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Recent Qualified Improvement Property Guidance May Offer Benefits

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Before the 2020 Coronavirus Aid, Relief, and Economic Security Act (CARES Act) was signed into law, Qualified Improvement Property (QIP) placed in service after December 31, 2017, was subject to a 39 year depreciable life, thus making it ineligible for a current deduction using bonus depreciation. While this was not the original intent of Congress, the oversight made it difficult for many taxpayers to receive immediate tax benefits from their leasehold improvements. QIP is generally defined as an improvement made to the interior portion of a nonresidential building any time after the building was placed in service. However, improvements related to the enlargement of a building, elevator, escalator or the internal structure do not qualify as QIP and are still required to be depreciated over 39 years.

The CARES Act, passed on March 27, now gives QIP a 15 year life and allows for 100% bonus depreciation, meaning the entire cost can be deducted in the year it is placed in service. In addition, this change is retroactive to QIP placed in service in 2018 and continues for QIP placed in service in 2019 and 2020. This creates an excellent opportunity to revisit prior year qualifying expenditures for which a tax return was already filed. The United States Treasury has recently provided guidance on how to implement this change and explains the options taxpayers have for their previously filed tax returns.

There are two options on how to retroactively make this change:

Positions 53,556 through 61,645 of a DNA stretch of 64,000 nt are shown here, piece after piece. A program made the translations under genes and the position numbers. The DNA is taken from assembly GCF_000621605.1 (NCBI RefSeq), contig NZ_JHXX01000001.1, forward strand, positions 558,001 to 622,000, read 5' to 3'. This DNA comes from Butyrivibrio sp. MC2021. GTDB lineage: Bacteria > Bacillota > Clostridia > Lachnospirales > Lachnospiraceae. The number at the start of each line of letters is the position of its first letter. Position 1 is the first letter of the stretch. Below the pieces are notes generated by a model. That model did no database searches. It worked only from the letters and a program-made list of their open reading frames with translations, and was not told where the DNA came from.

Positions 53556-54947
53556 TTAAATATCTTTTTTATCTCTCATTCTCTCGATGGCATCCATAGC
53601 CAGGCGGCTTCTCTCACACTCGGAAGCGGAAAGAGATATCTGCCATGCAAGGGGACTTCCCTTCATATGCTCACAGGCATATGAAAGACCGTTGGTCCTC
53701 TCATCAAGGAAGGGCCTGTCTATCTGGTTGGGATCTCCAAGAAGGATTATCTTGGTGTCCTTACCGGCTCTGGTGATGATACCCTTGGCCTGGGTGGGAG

• File an amended tax return. This is normally the more time consuming option. If the business is a flow through entity (S Corporation or Partnership), the underlying shareholder/member tax returns would also need to be amended. The IRS is often slow to process amended tax returns so any refund generated could be delayed.
  • File a change of accounting method with a current year return. For example, if the QIP was placed in service in tax year 2018, the depreciation would be “caught up” through an adjustment on the 2019 tax return. This would alleviate the administrative burden of filing amended tax returns.

The QIP change also brings further tax advantages under cost segregation studies. While cost segregation studies already may be advantageous for building improvements, the QIP change provides taxpayers with a strong incentive to revisit these studies. In a cost segregation study, costs incurred on the building improvement are identified and placed into different depreciable categories: five, seven, fifteen and thirty-nine year lives. Any costs identified in the first three “buckets”, which includes QIP, may be eligible for first year bonus depreciation.

The associated tax benefit from the QIP change under the CARES Act may be substantial. As always, please contact your Berntson Porter service team if you have any questions.

Berntson Porter is here to help you navigate these unprecedented times. Visit our online Resource Center for up-to-date information about COVID-19 legislation that impacts you and your business